Tuesday, June 28, 2011

Free Speech, Bullying and HighSchool Students

Link to the original.

The Layshock v. Hermitage School District and J.S. v. Blue Mountain School District cases were heard by the Third Circuit court this spring and summer. Yesterday, the court issued two simultaneous opinions to resolve how much control high schools may exercise over their students’ off-campus, online speech. In Layshock v. Hermitage School District and J.S. v. Blue Mountain School District, the 14-judge court delivered two landmark victories for free speech.

The judges held that school officials cannot, “reach into a child’s home and control his/her actions there to the same extent that it can control that child when he/she participates in school sponsored activities.”  In the two respective cases, students had been disciplined for creating MySpace profiles intended to mock their principals.  The Third Circuit ruled that schools cannot punish students’ online speech simply because it is vulgar, lewd, or offensive.
So here's the question for all of the schools which are trying to police bullying: if the act occurred at home, using a home computer, how can the school discipline the student for it? What if the iPhone's Facebook app is used from the sidelines of a football game? This isn't Tinker - in fact the Justices specifically said they weren't at that point - so what is an over-bearing, self-important little HIP principal to do?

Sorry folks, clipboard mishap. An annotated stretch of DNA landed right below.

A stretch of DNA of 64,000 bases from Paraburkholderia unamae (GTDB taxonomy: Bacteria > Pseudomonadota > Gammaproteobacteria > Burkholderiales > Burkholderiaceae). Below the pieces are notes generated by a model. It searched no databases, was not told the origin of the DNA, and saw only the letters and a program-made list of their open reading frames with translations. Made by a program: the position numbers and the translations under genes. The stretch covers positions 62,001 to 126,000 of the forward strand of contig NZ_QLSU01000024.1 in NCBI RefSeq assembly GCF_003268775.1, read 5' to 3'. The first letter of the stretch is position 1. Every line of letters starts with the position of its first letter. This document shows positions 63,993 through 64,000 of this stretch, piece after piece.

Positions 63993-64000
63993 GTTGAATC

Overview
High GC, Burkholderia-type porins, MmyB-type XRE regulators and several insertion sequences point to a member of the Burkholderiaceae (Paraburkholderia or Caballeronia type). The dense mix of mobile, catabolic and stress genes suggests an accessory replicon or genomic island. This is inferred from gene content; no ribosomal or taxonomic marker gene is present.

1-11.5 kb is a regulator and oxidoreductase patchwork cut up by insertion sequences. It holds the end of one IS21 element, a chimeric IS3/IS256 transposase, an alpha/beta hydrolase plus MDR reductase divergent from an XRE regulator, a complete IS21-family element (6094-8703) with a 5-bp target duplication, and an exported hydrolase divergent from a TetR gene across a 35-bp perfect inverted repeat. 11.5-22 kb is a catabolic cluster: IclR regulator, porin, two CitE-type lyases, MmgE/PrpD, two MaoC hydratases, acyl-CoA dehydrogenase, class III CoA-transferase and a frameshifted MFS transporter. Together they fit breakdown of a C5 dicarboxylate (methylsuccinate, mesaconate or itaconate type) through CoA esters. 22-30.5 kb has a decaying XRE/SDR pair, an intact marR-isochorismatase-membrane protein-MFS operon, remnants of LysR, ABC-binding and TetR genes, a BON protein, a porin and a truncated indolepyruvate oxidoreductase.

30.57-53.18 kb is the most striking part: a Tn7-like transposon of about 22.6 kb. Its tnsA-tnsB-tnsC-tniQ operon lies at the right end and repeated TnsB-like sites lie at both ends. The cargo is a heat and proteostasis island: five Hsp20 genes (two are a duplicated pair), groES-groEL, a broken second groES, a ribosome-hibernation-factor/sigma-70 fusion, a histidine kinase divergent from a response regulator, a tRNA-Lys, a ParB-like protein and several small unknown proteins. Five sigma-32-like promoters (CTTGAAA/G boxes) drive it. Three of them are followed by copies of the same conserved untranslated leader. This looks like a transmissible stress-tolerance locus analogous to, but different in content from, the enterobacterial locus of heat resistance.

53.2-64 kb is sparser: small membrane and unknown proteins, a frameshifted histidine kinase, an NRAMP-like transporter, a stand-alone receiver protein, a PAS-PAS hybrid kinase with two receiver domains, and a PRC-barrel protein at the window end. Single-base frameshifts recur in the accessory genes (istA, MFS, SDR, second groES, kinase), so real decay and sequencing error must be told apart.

More specifically, when are we as a society going to figure out what to do with our bullied children?

(Hint: Start with a visit to the home of the bully. Asking the school to do that for you is inappropriate.)


  1. In a way it's understandable that the schools would think they have the authority to do this since, over time, as parents relinquish more and more of their responsibilities while expecting the schools to pick up the slack.

  2. The question of control arises for teachers too. Some have been disciplined recently for their online activity even when it occurred outside school hours. Just how much control should our administrators have over what we say and do outside class? Little to none, I would say. But that I know is not likely to happen. I for one worry a bit about what I post online, especially when I am critical of my students and their parents.

  3. Which is why this is Curmudgeon's blog. The one that is associated with me is squeaky clean.

  4. On my own blog I have been rigidly consistent that schools should not even attempt to police or discipline off-campus speech or conduct, unless that speech or conduct has a *direct* effect at school. Don't we educators have enough to do already, without trying to take on more responsibilities?